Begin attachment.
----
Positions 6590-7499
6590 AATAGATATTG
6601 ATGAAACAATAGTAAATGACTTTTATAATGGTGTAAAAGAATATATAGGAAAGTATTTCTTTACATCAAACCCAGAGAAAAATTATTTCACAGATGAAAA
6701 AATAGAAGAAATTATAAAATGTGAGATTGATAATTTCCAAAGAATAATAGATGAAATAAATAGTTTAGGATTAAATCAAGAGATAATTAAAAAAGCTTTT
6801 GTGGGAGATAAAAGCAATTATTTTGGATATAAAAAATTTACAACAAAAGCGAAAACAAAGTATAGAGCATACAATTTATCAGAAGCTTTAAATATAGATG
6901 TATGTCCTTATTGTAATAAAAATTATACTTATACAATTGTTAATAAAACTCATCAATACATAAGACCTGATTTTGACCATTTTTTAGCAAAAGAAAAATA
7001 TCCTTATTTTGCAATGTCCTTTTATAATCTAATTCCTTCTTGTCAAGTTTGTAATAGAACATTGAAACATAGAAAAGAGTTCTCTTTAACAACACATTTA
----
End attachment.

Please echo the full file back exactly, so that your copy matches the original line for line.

Positions 6590-7499
6590 AATAGATATTG
6601 ATGAAACAATAGTAAATGACTTTTATAATGGTGTAAAAGAATATATAGGAAAGTATTTCTTTACATCAAACCCAGAGAAAAATTATTTCACAGATGAAAA
6701 AATAGAAGAAATTATAAAATGTGAGATTGATAATTTCCAAAGAATAATAGATGAAATAAATAGTTTAGGATTAAATCAAGAGATAATTAAAAAAGCTTTT
6801 GTGGGAGATAAAAGCAATTATTTTGGATATAAAAAATTTACAACAAAAGCGAAAACAAAGTATAGAGCATACAATTTATCAGAAGCTTTAAATATAGATG
6901 TATGTCCTTATTGTAATAAAAATTATACTTATACAATTGTTAATAAAACTCATCAATACATAAGACCTGATTTTGACCATTTTTTAGCAAAAGAAAAATA
7001 TCCTTATTTTGCAATGTCCTTTTATAATCTAATTCCTTCTTGTCAAGTTTGTAATAGAACATTGAAACATAGAAAAGAGTTCTCTTTAACAACACATTTA